Bath had recently had a referendum vote to shut down its landfill, and the city council was looking for a way to reduce volume and costs. The answer, in this case, was to convene a true “citizen’s committee” to come up with a plan. “There was one councilor on the committee, but it was a real community effort. They came up with a plan themselves, and the city has been able to implement it successfully,” he said – in contrast with a neighboring community that instituted “pay as you throw” and then scuttled it after citizen complaints.

Johnson said that it isn’t possible to satisfy everyone who objects to a particular project, but that sometimes issues can be worked out that seemed intractable.

“If you’re up front and very focused, and know how to listen, you can get to the bottom line and see what the objection is all about,” he said. “By being honest and making a good faith effort, you can sometimes turn around an issue you just didn’t think you could resolve,” he said.

In the end, early communication seems to the closest thing to a guarantee that, whatever bumps there are in a particular project, public discontent will be manageable, and that the community will be well informed. Said Bob Malley, “You have to have a plan, or it goes to heck on you real fast.”

 

Sidebar:

Road PR Tips from the Professional

The issues surrounding some of the biggest highway projects in Maine turn out to be much the same as those municipalities confront when they start digging up pavement and hauling gravel.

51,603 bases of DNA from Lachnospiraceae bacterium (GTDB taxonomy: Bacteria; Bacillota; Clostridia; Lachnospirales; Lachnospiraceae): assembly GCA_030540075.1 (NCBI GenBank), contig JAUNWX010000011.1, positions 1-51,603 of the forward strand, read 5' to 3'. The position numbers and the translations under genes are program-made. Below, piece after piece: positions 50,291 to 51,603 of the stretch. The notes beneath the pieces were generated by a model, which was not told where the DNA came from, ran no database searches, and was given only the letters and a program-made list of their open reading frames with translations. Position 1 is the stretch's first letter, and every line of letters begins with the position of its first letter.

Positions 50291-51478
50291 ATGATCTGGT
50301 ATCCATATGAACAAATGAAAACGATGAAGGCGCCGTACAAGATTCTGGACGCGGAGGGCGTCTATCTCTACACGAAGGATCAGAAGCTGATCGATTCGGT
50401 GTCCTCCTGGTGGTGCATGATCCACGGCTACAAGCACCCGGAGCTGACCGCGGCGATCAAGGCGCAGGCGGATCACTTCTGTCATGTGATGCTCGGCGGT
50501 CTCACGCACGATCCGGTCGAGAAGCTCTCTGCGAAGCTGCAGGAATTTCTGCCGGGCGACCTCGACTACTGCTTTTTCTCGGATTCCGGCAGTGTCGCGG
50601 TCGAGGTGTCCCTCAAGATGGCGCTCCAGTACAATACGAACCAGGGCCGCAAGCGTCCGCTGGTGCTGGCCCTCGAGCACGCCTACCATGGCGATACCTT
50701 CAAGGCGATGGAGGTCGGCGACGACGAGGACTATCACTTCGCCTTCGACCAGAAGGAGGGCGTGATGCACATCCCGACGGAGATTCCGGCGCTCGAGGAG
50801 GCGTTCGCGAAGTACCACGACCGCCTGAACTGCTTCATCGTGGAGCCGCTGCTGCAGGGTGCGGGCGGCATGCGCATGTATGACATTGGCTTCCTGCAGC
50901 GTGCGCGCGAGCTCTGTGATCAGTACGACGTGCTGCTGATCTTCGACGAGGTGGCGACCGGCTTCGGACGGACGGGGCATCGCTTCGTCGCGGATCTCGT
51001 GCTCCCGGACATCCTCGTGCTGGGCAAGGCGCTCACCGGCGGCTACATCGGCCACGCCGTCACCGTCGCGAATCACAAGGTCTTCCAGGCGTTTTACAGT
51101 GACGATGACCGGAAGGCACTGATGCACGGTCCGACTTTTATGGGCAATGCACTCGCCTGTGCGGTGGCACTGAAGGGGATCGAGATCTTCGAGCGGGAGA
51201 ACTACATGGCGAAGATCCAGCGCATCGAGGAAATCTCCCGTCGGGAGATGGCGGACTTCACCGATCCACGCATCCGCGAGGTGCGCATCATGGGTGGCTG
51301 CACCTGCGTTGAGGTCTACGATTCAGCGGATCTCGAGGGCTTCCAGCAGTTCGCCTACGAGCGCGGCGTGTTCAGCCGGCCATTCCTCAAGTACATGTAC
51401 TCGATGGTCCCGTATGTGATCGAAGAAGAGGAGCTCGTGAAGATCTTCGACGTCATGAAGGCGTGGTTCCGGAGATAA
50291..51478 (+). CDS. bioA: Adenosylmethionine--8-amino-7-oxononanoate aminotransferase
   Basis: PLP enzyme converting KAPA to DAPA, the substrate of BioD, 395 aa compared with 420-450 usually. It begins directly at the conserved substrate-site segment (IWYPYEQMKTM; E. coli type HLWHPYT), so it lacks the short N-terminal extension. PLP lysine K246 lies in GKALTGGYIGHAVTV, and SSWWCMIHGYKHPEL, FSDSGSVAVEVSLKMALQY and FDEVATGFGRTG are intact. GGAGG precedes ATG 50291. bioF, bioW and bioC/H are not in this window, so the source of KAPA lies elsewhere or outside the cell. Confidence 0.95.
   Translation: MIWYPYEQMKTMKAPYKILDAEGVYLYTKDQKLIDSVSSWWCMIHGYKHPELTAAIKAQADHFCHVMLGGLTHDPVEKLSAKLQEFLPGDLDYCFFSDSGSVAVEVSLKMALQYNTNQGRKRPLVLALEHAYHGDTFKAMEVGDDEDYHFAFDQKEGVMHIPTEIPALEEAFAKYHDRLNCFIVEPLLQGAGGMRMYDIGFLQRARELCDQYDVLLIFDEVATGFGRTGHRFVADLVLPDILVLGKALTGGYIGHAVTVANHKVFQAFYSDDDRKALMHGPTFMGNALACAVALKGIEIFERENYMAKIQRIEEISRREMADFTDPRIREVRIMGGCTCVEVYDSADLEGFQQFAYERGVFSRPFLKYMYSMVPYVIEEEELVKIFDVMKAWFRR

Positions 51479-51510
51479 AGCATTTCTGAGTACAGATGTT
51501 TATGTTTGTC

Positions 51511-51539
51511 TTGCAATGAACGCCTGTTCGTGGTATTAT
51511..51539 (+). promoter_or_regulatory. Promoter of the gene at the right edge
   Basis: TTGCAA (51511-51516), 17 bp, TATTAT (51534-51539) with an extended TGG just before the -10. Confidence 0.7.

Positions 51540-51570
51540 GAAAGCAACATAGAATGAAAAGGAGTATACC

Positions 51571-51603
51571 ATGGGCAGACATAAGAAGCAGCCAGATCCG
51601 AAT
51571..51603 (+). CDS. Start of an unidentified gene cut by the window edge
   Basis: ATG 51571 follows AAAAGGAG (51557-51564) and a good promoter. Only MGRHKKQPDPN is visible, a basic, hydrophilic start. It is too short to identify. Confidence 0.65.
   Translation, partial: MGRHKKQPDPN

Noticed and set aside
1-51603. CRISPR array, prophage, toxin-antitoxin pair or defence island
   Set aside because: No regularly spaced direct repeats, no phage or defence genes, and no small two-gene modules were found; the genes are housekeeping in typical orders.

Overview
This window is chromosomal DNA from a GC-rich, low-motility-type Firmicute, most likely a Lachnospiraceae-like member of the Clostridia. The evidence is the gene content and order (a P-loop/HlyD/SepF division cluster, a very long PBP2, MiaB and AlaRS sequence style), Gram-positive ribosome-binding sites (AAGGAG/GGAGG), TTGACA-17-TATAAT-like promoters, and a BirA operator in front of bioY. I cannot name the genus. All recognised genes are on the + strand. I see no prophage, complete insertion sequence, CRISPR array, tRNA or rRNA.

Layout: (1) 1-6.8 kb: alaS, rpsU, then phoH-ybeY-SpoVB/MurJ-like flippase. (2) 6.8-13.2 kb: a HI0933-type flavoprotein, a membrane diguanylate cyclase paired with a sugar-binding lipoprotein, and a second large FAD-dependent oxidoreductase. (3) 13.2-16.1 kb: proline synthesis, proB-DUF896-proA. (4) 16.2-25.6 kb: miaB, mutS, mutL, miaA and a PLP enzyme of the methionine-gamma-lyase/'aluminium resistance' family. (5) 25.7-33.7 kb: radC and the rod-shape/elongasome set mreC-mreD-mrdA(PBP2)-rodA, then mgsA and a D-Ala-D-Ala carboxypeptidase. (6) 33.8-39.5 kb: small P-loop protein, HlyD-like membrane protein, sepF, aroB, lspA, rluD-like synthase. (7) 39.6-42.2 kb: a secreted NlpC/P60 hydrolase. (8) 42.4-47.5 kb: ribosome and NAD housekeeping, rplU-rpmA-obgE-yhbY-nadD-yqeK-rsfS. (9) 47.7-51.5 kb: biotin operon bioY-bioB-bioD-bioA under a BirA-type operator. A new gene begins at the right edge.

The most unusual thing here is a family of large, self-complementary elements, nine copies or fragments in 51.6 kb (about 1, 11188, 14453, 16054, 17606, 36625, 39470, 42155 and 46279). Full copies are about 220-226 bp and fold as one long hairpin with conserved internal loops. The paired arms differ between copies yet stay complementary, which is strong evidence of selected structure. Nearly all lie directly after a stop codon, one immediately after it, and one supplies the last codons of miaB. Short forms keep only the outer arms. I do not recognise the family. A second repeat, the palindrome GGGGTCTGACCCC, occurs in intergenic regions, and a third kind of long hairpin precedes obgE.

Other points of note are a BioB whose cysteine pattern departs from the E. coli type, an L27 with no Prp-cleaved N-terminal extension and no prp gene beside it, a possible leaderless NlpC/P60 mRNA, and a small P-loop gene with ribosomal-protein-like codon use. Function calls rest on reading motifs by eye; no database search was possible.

Steve Mason, managing director for Swardlick Marketing Group in Portland, which has done extensive public relations work for both the Maine Turnpike Authority and Maine DOT, says that the focus of every project starts with the same goal: “Doing a great job without interfering unnecessarily with the public’s use of the road.”

Sometimes, of course, that’s easier said than done, and some of MTA’s and MDOT’s projects make statewide news over a considerable period of time.

Swardlick’s work can be relatively basic – a press release and buying space for the required public notices. But at other times, a full-fledged campaign is needed.

That was the case when the five-year turnpike widening between York and Scarborough was carried out, with the theme “Thinking Ahead.” The widening, which was authorized by a statewide referendum in 1997, reversing a vote six years earlier that had prohibited it, led to numerous innovations in the way the turnpike authority deals with the public.

“That was what created the website, and the e-mail alert system,” Mason said – changes that have also been picked up by MDOT. While he didn’t have exact figures, both agencies have “very extensive mailing lists” of those who’ve signed up for e-mail notices.
 

The widening campaign also featured newspaper, TV and radio advertising – clearly beyond what most towns and cities would need for their own road projects. But the goals of the program may sound familiar. “The objective is to empower citizens so they can stay informed, plan ahead, and deal with the consequences of the work that has to be done,” Mason said.

Swardlick is involved in the MTA’s current effort to replace the York toll plaza, the turnpike’s largest, though so far its role has been limited to the press releases and notice phase. The toll plaza plan will go to public hearings later this year, and there may be more work for Swardlick then. “It all depends on what the client needs,” Mason said.

While a well-designed public relations campaign can make a big difference, Mason said that, in the end, a lot depends on the competence of the agency that designs the project and the contractors who carry it out.

“We were credited with a hugely successful campaign for the widening,” he said. “But it wouldn’t have made any difference if the turnpike hadn’t carried it out on budget and on time, and doing night work to minimize the inconvenience.”

While good communications is vital, Mason said, “It’s only one part of the puzzle.”